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Upjohn Finds Proper Prescription for Improved Local Communications.

The Upjohn Company, headquartered in Kalamazoo, Michigan, has heightened productivity on its research and development projects through the use of a local communications network. Allowing for the rapid exchange of information among various personnel in a number of the company's departments, the network is also credited with time savings up to 25 percent, as it ties in outlying facilities for instant communications.

Upjohn is a $2-billion-a-year corporation specializing in pharmaceutical, agricultural, chemical and health-care products and services. It does business in 200 countries and has 22,000 employees, 6,000 of whom work in some 200 company buildings scattered throughout the Kalamazoo area.

The company's Pharmaceutical Research & Development Division is housed in a number of interconnected buildings, forming a large main research complex, as well as in four separate buildings, all in downtown Kalamazoo.

Roger Schweitzer, manager of office management services for the research complex, is responsible for the information processing," he said, "we become a very important link in a long chain of events starting from discovry of a new drug in a research lab to its final submission to the FDA--the Food and Drug Administration. Information Passes Many People

"There are a numbe of testing and evaluation steps each new drug must go through," he explained. "Information is processed through many departments. A Xerox Ethernet network was brought in to improve the flow of information regarding a very complex chain of events necessary to bring a drug to market. It's a system that allows us all to work on the same document, and add to it, as it goes along the chain toward ultimate presentation to the FDA."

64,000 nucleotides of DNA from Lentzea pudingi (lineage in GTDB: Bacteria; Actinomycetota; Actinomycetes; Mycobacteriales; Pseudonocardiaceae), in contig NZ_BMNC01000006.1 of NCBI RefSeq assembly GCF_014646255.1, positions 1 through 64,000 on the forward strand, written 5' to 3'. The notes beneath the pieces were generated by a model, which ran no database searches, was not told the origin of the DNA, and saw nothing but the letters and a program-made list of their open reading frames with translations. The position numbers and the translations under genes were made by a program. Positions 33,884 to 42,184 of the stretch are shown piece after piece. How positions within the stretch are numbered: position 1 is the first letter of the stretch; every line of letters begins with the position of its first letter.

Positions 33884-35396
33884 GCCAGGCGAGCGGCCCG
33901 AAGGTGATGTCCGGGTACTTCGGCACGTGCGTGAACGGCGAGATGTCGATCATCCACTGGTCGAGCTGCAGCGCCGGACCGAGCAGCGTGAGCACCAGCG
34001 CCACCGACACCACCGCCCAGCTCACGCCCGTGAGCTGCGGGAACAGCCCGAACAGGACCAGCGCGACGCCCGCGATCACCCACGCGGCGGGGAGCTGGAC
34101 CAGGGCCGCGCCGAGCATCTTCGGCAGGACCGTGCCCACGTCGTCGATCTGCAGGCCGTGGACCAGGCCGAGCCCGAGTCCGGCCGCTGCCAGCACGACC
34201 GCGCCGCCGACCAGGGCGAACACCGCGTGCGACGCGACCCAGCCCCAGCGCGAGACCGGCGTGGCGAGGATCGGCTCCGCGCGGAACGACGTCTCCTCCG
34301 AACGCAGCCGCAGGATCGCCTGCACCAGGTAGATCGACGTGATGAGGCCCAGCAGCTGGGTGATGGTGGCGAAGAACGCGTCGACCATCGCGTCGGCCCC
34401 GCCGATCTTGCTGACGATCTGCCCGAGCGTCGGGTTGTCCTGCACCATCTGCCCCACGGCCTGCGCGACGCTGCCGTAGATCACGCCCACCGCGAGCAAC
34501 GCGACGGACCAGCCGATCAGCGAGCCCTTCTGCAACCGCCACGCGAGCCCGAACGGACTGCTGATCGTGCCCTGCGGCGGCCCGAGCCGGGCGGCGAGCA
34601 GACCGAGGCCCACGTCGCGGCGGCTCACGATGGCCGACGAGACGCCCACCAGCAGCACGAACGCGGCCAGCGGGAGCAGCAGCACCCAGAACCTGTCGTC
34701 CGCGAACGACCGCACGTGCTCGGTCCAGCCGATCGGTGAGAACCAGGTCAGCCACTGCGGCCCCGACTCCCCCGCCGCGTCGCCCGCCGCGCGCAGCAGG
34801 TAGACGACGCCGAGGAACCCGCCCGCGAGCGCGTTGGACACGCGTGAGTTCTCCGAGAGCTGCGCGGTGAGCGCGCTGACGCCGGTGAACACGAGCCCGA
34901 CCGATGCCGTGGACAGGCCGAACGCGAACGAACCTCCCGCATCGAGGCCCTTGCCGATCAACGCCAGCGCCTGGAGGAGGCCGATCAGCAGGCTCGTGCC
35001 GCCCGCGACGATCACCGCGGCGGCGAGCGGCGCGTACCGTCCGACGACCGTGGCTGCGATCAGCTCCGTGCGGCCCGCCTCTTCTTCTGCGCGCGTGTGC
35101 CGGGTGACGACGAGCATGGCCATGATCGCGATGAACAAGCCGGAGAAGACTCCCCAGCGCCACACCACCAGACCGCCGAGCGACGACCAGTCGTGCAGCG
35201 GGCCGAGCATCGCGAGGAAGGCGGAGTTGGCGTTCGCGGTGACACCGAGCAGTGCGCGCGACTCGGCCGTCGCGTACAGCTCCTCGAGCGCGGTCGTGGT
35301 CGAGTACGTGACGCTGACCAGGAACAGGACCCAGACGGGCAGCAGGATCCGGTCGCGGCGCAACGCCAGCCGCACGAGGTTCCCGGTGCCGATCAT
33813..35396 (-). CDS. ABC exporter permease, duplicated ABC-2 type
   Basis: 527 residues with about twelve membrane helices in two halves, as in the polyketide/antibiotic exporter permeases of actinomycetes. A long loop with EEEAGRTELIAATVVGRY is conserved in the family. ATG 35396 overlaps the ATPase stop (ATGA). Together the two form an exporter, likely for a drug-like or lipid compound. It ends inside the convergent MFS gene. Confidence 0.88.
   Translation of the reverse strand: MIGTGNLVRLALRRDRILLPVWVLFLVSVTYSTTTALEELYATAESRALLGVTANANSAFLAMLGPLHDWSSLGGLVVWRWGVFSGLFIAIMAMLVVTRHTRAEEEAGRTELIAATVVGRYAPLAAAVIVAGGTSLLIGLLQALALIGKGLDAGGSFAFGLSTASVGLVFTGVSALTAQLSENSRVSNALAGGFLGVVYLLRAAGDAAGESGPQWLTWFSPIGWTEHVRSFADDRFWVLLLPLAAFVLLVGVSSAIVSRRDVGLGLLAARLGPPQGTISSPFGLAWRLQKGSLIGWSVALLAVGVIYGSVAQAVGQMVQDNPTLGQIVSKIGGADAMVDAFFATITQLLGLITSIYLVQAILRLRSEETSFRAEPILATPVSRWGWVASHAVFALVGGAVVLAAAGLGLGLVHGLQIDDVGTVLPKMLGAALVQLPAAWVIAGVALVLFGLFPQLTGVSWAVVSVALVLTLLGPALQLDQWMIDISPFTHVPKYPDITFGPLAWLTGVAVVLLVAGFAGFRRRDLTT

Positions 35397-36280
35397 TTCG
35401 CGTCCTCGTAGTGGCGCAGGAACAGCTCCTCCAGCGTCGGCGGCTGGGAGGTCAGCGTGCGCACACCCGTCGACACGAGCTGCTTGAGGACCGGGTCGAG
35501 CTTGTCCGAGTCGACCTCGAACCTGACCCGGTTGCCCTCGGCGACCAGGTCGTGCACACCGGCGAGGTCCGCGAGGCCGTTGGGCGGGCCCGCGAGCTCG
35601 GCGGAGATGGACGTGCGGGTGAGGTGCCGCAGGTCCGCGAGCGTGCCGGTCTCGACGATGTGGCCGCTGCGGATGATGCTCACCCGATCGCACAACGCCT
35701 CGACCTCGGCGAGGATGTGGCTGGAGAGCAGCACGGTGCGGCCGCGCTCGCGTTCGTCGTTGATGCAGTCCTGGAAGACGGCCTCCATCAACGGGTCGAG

The Ethernet communications network makes it possible for a variety of information processing devices to communicate with each other at a high rate of speed through a coaxial cable. Attached to the information processing department's network are two Xerox 8010 Star information systems, two Xerox 860 information processing systems, two Xerox laser printers and a 29-megabyte communications server, which provides the communications capabilities for the network. The department also uses an 860 system in a stand-alone telecommunications mode.

The Pharmaceutical Research & Development Division has Twenty-two 8010s and approximately fifty 860s, many of which are already attached to a three-and-one-half-kilometer cable running throughout the research complex and directly linked to Schweitzer's operations. Plans call for all these workstations to be hookd onto the network. R&D Involves Mainframe Data

"Probably 75 percent of the information that goes into the research and development of a new drug would involve a pool of data stored in our mainframe located in the Research Computer Center here in the complex," Schweitzer said. "There are a number of personal computers and terminals in the technical and professional areas that are used to access the mainframe for input and revision of documents.

"Then the information is converted on one of the researchers' 860s to a Xerox format and sent over the network to our Information Processing Center. We plan to put personal computers on the network for additional rapid and direct communications," he said.

"Once the information is converted," Schweitzer continued, "it can go on the network, where anyone involved with the development of a specific drug can have access to the data for further input and revision. We can also access the mainframes with our 860s through a direct coaxial-cable link to pull out data the information processing department needs to prepare a report or manuscript."

The four full-time workstation operators in Schweitzer's department are trained in proper medical and chemical terminology. The operators set up the research data in the required format needed for a report or manuscript, and make any corrections necessary. The information to be input comes into the department from the mainframes, from cassettes or disks, or in typed or handwritten copy form.